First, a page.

This is the only passage we have about Deborah and her time with the Israelites. Do you see what the theme is? The point? It is not that a woman was leading. It is not only that Deborah was awesome (she was!). The theme, when one reads carefully, is that the men of that time, specifically one whom God called, would not lead courageously.
The end of the story hits this home. The point of this story is a curse. That because Barak, the king, was afraid to lead Israel in battle without a woman, the glory would go to a woman. This is meant to be a shameful thing, and a lesson not just to Barak but to all men who won’t lead.
For some reason, this crucial theme is overlooked whenever those who want to prove women should pastor point to Deborah. And this is the only story the Bible reveals about her. That is not invalidating her significance. Deborah was a strong, godly woman whom the nation depended on. My Mom was named after her. I don’t dishonor her in any way. I revere her, as I do my Mom. But we should not let this crucial message of the story elude us.
It also shows that women should step up when men won’t lead; it is not a shameful thing for them to do so. It is just a shame to the men. Someone must do it.
But we cannot look at Deborah without seeing even her through the lens of 1 Timothy, Titus, 1 Corinthians, and so many explicit commands on how spiritual authority should work. Remember, Deborah’s story is just that. It is, in many ways, an indirect, vague application of a principle about female leadership, because we do not know all the circumstances surrounding her story. That is the problem with assuming about a story or references without looking at it through biblical mandate. We come out with conclusions that look like our assumptions, not like God’s intent of the passage.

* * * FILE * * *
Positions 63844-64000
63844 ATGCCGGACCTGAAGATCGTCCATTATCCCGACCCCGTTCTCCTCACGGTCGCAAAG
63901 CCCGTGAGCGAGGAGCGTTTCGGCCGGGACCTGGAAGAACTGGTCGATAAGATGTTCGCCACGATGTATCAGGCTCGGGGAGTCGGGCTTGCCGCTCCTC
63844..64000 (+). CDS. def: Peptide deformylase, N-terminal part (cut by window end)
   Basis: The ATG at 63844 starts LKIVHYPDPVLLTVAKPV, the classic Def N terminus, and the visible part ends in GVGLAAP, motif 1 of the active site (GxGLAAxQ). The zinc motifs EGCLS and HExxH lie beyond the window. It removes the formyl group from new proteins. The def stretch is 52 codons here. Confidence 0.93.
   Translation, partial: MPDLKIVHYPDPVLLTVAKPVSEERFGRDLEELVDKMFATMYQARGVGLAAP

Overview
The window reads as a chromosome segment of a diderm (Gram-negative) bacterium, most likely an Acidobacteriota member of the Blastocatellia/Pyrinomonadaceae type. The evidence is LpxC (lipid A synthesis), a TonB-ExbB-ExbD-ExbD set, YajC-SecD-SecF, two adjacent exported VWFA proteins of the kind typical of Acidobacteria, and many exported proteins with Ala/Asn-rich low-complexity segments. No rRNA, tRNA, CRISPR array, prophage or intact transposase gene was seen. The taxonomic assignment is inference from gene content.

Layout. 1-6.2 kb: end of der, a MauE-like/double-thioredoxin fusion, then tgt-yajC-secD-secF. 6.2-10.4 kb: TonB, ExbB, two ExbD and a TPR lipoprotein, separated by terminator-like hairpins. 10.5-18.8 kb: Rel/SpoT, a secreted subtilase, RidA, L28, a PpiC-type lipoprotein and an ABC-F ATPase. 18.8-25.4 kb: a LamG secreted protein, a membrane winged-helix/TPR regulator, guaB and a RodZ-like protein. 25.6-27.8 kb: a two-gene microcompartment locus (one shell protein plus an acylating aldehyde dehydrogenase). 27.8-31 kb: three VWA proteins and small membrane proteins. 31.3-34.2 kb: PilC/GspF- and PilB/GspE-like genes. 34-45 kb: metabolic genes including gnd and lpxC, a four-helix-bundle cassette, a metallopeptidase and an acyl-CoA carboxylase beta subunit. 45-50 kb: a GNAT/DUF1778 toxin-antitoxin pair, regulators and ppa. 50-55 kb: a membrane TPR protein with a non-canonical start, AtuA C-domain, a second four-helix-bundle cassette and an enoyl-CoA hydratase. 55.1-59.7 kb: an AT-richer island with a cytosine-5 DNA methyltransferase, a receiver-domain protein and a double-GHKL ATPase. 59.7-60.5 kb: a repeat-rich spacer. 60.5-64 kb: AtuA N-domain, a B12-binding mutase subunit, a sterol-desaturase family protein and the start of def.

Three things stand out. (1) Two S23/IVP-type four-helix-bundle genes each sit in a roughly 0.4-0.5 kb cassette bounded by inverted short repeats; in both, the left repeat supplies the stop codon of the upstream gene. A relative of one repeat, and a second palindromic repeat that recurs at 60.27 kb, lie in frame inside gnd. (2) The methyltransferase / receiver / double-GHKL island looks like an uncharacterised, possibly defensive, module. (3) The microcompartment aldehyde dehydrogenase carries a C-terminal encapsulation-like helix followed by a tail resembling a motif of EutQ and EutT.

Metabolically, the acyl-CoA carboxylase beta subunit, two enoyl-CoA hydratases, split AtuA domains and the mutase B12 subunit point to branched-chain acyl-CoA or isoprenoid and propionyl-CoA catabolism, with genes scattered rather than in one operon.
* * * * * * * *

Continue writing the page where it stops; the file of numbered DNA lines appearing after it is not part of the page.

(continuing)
But now, in case you doubt how I am applying this passage, I’m going to connect a biblical insight I have never heard unveiled here, but that God showed me a couple years ago in my study.
About this time period, during which Israel fell into many years of disobedience and denial of God before the Savior’s restoration, Isaiah revealed a specific lament that makes the interpretation I’ve analyzed through New Testament mandates irrefutable:
Jerusalem staggers, Judah is falling… youths oppress my people, women rule over them. My people, your guides lead you astray; they turn you from the path. (Isaiah 3.8,12)
I am not saying Deborah led the people astray. That would be incorrect and illogical. But what is revealed here is a key principle of biblical church leadership (or in the Old Testament, nation). It is backwards for youths to lead the people. And for women to lead them. Isaiah says this explicitly, plain as day.
And Deborah’s story must be interpreted, along with Paul, in light of this. God never intended women or youths to rule the people, in this case a woman to have to rule. The verse says that. But, in Deborah’s story, when no man will step up and lead, which we can now infer from actual biblical mandate from the New Testament and principle revelation from that time period (Isaiah), a godly woman who reveres God in her heart should stand up and do it. Deborah does so, marvelously, to her eternal credit and to God’s glory, and she is honored for it. Praise be to God!
But we can also understand what God intends his men to do, instead of Barak and Israel’s Boys™ at the same time, which is lead like men. The curse at the end of Barak’s story reinforces it.